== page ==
Having Those Difficult Conversations

Took an interesting class recently in having difficult conversations.


These are the conversations you need to have about performance, accountability, expectations, bad news, conflict, and so on. 


Often these are the conversations we tend to avoid, because we don’t know how to have them without making things worse where things get emotionally charged, people become defensive, things gets misinterpreted, and they get escalated. 


And it’s even more difficult when there is a discrepancy in power between the people having the dialogue. 


But it is important to have the critical conversations in order to solve the underlying problems!


Often problems are rooted in that we judge others too quickly and erroneously, or we just don’t have all the facts. 


The data points we do have get filtered, interpreted, assumptions are made, conclusions are drawn, beliefs are adopted, and actions are taken that may be wrong (reference: The Ladder of Inference by Chris Argyris).


The key to having a productive conversation is to explain the issue and the impact, acknowledge your part in the problem, describe the desired outcome for the relationship and the work, and most importantly, give space for the other person to respond.


We need to get the other person’s point of view, including the data points that we may have missed or misunderstood, generate options, and agree how to solve the issue.


Unfortunately, there are times when the other person digs in and isn’t open to working on or resolving the problem, in which case you may need to decide whether to grin and bear it (i.e. live with it) or leave the relationship, because it has become too unproductive and toxic. 


The instructor said it well: This is about problem-solving. But life is too short to deal with jerks!  😉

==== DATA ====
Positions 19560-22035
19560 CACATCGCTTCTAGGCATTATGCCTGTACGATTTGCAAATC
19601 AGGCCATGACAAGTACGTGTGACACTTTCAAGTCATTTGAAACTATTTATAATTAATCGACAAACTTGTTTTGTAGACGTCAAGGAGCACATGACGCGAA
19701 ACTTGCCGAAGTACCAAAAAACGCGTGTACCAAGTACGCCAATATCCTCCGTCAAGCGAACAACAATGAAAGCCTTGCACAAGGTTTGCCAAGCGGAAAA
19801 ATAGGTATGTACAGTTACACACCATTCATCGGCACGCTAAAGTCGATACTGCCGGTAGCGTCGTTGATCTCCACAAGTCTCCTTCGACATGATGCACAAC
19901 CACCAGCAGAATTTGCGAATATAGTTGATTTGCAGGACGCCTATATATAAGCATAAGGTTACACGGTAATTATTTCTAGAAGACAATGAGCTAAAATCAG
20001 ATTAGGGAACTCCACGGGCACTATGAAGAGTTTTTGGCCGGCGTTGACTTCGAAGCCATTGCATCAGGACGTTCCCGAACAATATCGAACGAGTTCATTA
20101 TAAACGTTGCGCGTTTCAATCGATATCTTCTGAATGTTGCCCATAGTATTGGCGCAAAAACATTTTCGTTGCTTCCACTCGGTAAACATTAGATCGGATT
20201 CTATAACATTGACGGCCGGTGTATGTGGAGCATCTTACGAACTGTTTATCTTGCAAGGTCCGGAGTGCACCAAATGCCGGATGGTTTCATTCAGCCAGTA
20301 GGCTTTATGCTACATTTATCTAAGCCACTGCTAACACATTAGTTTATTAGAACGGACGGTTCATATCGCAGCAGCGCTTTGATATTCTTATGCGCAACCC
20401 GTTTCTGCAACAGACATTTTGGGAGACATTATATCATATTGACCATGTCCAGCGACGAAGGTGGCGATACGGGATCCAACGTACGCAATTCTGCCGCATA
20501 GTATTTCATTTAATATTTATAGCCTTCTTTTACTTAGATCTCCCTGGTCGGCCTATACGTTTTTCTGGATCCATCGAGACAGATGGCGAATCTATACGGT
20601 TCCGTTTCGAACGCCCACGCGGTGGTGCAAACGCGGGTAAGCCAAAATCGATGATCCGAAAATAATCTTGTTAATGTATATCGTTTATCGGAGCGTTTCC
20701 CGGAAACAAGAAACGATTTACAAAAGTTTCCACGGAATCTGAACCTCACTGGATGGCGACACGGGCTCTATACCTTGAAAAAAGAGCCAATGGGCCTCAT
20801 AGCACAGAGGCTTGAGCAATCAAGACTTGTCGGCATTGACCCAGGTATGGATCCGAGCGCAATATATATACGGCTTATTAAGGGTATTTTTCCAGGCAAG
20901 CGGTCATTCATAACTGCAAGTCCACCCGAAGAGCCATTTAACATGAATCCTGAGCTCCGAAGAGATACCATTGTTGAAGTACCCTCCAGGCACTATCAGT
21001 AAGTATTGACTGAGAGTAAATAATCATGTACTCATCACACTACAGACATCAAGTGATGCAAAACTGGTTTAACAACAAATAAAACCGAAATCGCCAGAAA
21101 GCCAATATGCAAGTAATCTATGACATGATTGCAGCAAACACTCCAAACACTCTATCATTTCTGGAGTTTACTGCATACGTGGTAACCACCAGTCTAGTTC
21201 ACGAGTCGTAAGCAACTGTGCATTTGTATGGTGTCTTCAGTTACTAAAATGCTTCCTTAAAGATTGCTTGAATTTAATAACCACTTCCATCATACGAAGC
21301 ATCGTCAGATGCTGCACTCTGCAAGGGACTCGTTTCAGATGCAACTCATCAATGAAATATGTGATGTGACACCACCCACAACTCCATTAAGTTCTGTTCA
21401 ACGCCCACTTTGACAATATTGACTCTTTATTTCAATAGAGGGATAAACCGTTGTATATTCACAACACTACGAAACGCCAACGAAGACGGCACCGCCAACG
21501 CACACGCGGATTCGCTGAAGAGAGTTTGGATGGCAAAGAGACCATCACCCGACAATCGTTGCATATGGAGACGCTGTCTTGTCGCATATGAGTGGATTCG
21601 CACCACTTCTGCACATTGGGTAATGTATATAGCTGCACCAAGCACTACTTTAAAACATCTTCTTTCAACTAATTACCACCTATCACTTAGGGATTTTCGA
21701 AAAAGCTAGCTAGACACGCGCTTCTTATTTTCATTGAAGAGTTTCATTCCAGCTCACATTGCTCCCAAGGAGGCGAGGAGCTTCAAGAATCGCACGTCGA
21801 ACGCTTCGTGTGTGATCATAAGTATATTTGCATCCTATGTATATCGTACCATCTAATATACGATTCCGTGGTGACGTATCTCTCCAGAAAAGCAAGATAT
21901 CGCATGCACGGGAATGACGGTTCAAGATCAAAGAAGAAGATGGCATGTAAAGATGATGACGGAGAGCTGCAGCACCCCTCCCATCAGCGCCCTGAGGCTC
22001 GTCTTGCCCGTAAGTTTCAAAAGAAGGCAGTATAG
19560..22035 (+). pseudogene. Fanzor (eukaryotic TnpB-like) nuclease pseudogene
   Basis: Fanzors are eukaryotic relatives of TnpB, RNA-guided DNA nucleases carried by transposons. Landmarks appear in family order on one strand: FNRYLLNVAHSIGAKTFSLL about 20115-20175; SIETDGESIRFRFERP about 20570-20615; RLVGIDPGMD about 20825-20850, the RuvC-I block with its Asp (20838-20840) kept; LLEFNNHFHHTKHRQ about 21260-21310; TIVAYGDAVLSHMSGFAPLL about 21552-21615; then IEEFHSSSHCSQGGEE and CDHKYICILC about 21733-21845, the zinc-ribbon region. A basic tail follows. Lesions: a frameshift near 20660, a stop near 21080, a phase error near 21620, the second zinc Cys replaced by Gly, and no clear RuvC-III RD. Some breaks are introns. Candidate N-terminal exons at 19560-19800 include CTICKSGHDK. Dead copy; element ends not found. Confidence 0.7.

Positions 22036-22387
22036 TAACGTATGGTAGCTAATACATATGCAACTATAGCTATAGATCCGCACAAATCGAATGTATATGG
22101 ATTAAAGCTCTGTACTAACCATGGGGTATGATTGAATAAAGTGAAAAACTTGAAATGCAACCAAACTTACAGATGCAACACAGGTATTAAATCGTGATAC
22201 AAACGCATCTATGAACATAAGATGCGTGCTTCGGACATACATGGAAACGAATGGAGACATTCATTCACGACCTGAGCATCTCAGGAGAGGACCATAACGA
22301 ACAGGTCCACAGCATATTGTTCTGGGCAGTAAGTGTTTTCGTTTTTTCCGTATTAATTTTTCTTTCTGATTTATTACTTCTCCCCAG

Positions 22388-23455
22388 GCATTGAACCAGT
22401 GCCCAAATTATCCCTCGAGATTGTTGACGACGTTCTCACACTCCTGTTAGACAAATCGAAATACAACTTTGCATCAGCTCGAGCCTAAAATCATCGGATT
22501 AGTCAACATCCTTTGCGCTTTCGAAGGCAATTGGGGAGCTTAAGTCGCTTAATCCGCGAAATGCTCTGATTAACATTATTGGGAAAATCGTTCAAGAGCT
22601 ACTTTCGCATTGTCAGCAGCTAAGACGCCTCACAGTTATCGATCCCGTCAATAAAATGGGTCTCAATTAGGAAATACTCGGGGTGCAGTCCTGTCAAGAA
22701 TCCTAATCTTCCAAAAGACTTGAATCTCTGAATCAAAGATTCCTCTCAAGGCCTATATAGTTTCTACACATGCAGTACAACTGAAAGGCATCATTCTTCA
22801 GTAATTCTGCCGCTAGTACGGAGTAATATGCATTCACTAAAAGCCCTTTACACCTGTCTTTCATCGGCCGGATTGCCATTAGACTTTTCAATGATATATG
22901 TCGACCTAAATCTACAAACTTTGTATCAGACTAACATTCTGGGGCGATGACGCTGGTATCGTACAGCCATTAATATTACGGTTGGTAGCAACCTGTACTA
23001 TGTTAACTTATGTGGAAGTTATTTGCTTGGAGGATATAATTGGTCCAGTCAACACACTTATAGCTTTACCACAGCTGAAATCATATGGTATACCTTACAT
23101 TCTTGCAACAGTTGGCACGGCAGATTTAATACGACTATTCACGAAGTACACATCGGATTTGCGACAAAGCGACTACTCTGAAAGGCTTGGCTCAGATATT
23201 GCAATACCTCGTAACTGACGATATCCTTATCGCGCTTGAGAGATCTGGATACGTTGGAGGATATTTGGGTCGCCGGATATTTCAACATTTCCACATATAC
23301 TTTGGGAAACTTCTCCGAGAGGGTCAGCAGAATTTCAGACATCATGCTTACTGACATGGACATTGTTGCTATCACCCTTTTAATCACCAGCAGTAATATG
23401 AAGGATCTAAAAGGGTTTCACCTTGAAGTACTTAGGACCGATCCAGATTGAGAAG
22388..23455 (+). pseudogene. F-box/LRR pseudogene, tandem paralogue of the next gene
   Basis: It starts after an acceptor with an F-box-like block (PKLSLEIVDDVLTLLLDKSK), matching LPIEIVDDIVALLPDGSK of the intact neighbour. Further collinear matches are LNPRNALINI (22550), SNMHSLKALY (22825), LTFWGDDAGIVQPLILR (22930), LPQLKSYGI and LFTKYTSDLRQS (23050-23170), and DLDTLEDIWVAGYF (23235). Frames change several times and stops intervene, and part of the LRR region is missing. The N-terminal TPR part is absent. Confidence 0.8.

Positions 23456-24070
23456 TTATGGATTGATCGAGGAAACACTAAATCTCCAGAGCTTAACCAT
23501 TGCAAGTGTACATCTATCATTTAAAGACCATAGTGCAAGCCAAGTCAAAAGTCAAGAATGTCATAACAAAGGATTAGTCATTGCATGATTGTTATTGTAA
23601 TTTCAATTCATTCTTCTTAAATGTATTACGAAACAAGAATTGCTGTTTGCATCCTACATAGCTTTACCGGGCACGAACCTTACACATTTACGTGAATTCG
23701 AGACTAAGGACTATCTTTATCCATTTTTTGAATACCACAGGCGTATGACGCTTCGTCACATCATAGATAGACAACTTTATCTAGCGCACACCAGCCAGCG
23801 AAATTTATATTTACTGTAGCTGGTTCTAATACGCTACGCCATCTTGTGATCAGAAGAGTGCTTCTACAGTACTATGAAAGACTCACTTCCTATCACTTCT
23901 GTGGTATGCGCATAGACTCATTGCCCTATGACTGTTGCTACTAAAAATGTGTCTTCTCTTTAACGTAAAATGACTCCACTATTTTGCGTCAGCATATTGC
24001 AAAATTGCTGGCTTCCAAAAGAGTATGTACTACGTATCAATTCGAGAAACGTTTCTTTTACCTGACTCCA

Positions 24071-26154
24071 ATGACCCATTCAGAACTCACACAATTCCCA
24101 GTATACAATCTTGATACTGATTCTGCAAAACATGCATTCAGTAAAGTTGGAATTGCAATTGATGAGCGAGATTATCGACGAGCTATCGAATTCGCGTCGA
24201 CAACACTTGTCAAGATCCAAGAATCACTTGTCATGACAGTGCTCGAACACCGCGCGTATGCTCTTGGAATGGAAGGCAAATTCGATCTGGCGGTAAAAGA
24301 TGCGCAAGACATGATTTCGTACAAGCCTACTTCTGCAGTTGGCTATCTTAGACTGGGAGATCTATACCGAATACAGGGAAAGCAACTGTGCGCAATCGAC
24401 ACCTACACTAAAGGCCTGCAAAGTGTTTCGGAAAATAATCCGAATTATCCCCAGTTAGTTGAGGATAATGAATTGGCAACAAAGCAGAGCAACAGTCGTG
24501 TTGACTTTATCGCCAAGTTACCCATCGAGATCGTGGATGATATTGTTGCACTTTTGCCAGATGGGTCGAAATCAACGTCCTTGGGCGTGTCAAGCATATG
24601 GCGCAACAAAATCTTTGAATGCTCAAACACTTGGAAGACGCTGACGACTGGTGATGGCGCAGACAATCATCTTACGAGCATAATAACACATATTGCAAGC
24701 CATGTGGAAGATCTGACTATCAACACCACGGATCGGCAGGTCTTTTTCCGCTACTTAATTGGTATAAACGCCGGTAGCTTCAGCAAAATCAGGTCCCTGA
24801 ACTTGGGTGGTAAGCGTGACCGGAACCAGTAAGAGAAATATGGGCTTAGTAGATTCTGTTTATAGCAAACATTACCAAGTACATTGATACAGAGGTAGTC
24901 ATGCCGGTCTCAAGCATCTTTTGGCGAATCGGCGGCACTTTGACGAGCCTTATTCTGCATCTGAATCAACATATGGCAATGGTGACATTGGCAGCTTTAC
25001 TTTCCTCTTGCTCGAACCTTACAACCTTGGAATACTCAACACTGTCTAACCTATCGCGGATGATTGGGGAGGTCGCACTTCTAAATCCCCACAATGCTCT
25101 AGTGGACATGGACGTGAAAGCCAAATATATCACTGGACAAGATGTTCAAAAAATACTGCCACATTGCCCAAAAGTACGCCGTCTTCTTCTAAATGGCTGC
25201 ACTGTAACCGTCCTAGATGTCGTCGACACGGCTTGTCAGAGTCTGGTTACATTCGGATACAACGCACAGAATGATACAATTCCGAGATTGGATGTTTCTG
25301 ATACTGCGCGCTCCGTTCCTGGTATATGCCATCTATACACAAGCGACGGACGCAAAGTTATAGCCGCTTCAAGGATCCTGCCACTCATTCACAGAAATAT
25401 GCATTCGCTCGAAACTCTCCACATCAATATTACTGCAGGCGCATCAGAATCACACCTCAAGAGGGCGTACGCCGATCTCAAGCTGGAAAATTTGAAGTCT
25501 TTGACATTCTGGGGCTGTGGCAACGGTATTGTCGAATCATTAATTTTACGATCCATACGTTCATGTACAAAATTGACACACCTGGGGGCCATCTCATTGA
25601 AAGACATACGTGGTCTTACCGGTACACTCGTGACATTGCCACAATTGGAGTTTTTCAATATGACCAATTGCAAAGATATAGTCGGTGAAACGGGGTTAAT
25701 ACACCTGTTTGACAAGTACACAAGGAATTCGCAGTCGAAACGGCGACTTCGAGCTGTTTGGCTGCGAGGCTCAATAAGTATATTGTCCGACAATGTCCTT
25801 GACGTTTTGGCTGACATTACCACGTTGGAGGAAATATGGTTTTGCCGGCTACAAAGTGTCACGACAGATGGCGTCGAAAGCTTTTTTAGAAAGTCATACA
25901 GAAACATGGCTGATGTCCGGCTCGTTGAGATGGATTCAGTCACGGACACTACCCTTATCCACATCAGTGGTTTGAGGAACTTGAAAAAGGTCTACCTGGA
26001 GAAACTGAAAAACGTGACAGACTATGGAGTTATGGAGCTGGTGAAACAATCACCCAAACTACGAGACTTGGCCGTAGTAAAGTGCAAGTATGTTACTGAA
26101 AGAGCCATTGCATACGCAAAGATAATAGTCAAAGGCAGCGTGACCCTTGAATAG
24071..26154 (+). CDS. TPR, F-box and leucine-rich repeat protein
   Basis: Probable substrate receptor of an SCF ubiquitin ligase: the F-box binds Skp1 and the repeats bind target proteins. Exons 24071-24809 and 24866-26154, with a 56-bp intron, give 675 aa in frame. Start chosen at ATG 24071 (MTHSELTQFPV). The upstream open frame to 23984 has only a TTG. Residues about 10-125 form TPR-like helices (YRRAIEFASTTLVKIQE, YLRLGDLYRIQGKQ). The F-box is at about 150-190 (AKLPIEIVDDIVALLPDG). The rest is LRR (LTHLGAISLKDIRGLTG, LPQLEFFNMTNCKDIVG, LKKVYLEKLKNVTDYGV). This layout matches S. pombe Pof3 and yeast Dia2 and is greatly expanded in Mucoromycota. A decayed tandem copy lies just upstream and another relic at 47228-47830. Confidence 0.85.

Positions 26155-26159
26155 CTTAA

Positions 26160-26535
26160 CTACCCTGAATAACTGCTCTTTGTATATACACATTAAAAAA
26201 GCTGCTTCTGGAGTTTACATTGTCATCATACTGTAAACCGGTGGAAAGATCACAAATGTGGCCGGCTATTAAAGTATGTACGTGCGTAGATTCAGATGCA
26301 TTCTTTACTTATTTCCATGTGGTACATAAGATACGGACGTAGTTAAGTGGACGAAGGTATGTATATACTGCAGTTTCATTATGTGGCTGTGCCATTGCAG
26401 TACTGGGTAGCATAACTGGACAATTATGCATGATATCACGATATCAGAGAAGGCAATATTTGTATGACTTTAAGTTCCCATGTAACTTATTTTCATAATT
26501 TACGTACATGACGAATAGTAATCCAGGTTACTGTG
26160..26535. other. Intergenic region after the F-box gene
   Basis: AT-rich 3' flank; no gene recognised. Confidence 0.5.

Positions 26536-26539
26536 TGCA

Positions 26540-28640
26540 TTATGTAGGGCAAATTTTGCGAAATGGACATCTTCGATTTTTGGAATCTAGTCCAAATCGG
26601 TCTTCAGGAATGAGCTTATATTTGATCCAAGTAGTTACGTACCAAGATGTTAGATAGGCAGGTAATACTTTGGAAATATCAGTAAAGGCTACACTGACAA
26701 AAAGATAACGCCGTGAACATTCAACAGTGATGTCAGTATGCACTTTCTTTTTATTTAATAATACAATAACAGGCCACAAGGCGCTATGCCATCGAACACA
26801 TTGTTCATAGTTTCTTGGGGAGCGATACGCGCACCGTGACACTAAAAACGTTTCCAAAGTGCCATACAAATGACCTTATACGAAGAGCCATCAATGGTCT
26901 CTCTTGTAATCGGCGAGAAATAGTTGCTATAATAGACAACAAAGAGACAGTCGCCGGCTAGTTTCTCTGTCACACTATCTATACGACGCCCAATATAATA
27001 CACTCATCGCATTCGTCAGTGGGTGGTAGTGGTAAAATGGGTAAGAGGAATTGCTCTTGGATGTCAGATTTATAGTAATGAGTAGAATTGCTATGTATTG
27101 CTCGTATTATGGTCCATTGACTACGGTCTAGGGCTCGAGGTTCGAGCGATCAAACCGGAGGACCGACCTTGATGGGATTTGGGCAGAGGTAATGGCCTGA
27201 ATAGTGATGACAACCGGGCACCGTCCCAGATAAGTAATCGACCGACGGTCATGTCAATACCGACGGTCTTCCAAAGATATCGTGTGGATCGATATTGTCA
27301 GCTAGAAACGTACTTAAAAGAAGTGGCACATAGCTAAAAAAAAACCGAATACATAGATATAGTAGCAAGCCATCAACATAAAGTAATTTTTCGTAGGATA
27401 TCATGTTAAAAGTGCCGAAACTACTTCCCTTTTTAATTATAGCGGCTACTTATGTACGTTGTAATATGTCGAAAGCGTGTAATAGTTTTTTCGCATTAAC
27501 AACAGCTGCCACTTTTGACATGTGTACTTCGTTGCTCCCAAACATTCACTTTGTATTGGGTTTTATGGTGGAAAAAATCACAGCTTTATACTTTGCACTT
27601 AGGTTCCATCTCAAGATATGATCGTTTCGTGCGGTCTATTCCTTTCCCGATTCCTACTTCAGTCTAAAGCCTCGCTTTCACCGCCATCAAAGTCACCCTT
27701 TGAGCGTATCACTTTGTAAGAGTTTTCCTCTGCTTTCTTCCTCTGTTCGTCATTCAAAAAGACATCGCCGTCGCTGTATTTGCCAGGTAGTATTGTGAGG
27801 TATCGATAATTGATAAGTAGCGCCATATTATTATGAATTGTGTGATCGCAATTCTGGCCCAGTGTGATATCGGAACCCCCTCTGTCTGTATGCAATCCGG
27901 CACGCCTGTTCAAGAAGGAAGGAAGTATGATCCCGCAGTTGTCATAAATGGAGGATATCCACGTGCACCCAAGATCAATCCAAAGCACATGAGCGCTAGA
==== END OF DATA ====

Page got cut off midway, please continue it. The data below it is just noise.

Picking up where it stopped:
(Source Photo: Andy Blumenthal)

Icing That Migraine

So a lot of people I know get excruciating migraines in the Washington, D.C. area. 


I don’t know the statistical incident rate here for migraines, but anecdotally it seems significantly higher.


Is it the weather patterns, pollution, toxic chemicals or something else in this geographic area?


While medicine seems to be critical in actually getting rid of the migraine, I do notice that sustained use of ice packs or freezing water on the head also seems to help. 


Cold generally constricts the blood vessels, so I am not sure why this provides migraine relief.


Note: I am not giving medical advise or guidance to anyone, but just sharing my experiences. 


I would be interested to see a medical study done on treating migraines with freezing cold–from my experience, I think it definitely helps.  😉


(Source Photo: Andy Blumenthal)

How Some People Cope With Stress

Thought this was incredible. 


Someone opened up a “Rage Room” in Maryland. 


I know the atmosphere in D.C. is polarized and sort of toxic lately, and there is lot’s of identity politics, obstruction, and even people hating on each other, but this really shows how things have degenerated.


And let’s face it, it’s not just the politics that people are stressed out about–how about stress from family, work, and bills.  We’re on 24/7 these days and a lot of stress can build up in people that way. 


But now, people can actually pay money to go to into a room, wrap themselves in safety clothing, and spend their time smashing things. 


Almost like when they put crazy people in a padded room in a straight jacket and let them hit their heads against the wall for a while. 


In the Rage Room:


You can break 10 glass items for just $25!


Or throw in a medium printer in the starter pack and it’s $35. 


You can even BYOB (Bring Your Own Breakables) and have at it for $15.


Group packages and even gift cards are available. 


Fun maybe, a little crazy for sure. 😉